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Local pediatrician says data and science should determine school reopenings

Posted at 6:59 PM, Jul 10, 2020
and last updated 2020-07-13 04:55:41-04

ST. PETERSBURG, Fla. -- Parents nationwide are having a conversation about their kids and whether it’s safe to send them back to school. It comes as Governor Ron DeSantis pushes to get students back for the Fall semester. “Families are on a daily basis asking me what should I do what should I do?” said Dr. Mona Mangat, owner of Bay Area Allergy and Asthma in St. Petersburg. “It’s an extremely complicated situation and unfortunately, there’s a clear lack of leadership on this.”

Dr. Mangat sees patients considered most vulnerable to COVID-19 at her practice.

“There are too many unknowns to just send your kid out there who has asthma or an immunodeficiency and not think twice or think five times about it,” she said.

And while she knows there’s no “one-size-fits-all” approach, she believes the state opened too soon, which explains the tremendous spike in local cases.

“Do I think so? Yes, I definitely think so 100%,” she said. “The part about it that bothers me the most is it there seems to be a lack of the ability to reflect on our decisions and maybe that they were bad decisions.”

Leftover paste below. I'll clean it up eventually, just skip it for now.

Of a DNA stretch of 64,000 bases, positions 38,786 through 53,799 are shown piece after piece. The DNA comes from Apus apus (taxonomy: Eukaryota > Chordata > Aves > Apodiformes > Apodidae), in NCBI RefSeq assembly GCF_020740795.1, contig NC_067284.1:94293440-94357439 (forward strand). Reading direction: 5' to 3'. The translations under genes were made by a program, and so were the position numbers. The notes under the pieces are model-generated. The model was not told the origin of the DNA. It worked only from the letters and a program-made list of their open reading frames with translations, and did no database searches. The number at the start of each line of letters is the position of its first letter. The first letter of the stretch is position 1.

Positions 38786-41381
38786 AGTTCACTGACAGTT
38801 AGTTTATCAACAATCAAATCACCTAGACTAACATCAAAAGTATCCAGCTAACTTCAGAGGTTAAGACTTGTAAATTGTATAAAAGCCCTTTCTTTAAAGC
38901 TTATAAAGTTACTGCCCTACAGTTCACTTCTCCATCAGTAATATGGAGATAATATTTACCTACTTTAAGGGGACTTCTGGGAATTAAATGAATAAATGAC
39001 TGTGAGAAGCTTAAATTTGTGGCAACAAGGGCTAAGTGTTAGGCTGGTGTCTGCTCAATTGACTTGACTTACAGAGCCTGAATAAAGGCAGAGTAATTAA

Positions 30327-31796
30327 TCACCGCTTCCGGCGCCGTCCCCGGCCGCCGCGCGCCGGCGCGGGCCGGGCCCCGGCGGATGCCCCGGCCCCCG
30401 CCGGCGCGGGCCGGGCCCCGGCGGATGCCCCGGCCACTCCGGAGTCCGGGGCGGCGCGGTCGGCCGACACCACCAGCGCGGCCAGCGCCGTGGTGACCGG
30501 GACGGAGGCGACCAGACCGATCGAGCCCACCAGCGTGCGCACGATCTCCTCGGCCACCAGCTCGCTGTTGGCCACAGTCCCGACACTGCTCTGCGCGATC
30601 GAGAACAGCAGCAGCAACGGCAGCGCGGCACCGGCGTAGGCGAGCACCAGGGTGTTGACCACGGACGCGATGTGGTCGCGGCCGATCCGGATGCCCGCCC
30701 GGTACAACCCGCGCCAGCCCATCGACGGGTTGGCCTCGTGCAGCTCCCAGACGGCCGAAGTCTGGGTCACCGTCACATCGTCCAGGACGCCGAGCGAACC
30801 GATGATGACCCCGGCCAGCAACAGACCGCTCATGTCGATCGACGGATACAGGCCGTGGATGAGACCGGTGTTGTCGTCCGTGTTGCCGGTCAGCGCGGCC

It’s why she thinks the rush to get kids physically back in the classroom may not be a wise choice.

“I wish we could just really focus on the data and the science right now,” she said. “Because that’s what’s going to save us. That’s what’s going to get us to the other side of this, not the politics.”

The American Academy of Pediatrics even updated its guidance Friday in a press release saying, “We should leave it to health experts to tell us when the time is best to open up school buildings.”

The release goes on to say, “areas with high levels of COVID-19 community spread should not be compelled to reopen against the judgment of local experts.”

“Everybody has to make their own decision. It’s a risk-benefit analysis for each family but you have to confident that the information you are using to make that decision is the best information you can get,” said Dr. Magnat. “I think that -- at times -- seems questionable whether we’re really getting the kind of data that we need to make these decisions.”

She says if you are concerned about certain information you see on social media, you should ask your doctor for advice.

Read the full statement from the American Academy of Pediatrics here.